The Trump administration is poised to impose sanctions on Chinese officials and their allies in Hong Kong, including Chief Executive Carrie Lam, as soon as Friday over their role in curtailing political freedoms in the former U.K. colony, according to three people familiar with the matter.
The measures would also target Communist Party officials, according to two of the people. All of the people spoke on condition of anonymity because the sanctions haven’t yet been announced.
The sanctions are being carried out under an executive order President Donald Trump signed last month seeking to punish China for its moves against dissent in Hong Kong. The White House, State Department and Treasury Department communications staffs declined to comment.
Trump has been threatening to take action ever since Chinese officials imposed a sweeping national security law on Hong Kong over the last two months. China’s implementation of the law, and the reaction of major trading partners who have criticized it, could have a substantial impact on a Hong Kong economy already battered by months of historic anti-government protests and coronavirus restrictions.
Last week, authorities in Hong Kong drew new red lines on the limits of dissent in the financial center, barring a dozen activists from seeking office and arresting four others over social media posts. The back-to-back actions highlighted how much the national-security law has strengthened Beijing’s hand.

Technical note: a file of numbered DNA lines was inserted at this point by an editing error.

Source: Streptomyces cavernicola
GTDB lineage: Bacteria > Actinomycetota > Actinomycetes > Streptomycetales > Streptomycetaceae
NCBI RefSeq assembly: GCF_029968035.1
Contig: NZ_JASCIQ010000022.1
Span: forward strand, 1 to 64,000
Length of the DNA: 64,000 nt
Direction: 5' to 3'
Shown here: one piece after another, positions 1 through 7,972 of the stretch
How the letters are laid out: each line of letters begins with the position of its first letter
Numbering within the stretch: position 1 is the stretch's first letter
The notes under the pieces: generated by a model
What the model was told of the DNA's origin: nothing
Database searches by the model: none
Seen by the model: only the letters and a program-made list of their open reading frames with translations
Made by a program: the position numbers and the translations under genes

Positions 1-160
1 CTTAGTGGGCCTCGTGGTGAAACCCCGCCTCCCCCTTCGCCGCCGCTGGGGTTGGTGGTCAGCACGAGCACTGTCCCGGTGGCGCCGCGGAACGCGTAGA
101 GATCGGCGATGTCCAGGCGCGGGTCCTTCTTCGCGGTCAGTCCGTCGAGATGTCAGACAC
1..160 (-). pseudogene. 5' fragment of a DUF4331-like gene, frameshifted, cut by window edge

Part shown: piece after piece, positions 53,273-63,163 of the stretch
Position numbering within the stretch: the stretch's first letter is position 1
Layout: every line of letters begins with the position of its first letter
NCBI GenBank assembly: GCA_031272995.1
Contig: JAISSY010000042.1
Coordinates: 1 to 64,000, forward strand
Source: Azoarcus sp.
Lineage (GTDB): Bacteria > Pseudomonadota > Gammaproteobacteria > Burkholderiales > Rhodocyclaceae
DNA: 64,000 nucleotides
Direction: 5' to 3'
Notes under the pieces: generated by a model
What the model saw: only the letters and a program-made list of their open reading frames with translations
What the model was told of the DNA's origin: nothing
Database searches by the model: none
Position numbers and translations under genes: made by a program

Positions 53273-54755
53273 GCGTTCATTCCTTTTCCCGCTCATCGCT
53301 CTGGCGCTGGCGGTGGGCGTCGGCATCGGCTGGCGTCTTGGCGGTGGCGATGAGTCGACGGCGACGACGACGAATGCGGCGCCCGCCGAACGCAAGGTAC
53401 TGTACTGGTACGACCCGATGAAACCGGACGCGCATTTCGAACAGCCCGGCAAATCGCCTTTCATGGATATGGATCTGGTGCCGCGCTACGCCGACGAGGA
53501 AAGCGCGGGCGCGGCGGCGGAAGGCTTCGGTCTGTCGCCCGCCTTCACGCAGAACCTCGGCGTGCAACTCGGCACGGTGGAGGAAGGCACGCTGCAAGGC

Lam, who works closely with Chinese authorities, has scoffed at the prospect of being targeted by U.S. sanctions. “I have no assets in the U.S., and I don’t particularly like going to the U.S. If they won’t grant me a visa, then I will just not go there,” Lam said in a television interview broadcast last month.
The U.S. has already sanctioned a top member of China’s ruling Communist Party and three other officials over the alleged human rights abuses against ethnic minority Muslims in the far west region of Xinjiang.
Sanctioning the Chinese officials would mark yet another blow by Trump against Beijing, as he escalates his confrontation with the world’s second-largest economy heading into the November election. A tough stance toward China has emerged as a key argument to voters for Trump, who’s trailing Democratic challenger Joe Biden in national polls.
Late Thursday, Trump signed a pair of executive orders barring U.S. residents and companies from doing business with the Chinese-owned TikTok and WeChat apps beginning 45 days from now, citing the national security risk of leaving Americans’ personal data exposed. While WeChat hasn’t been widely adopted in the U.S., the ban would have broad implications because it’s used by more than a billion people and is central to business and social communications with China.
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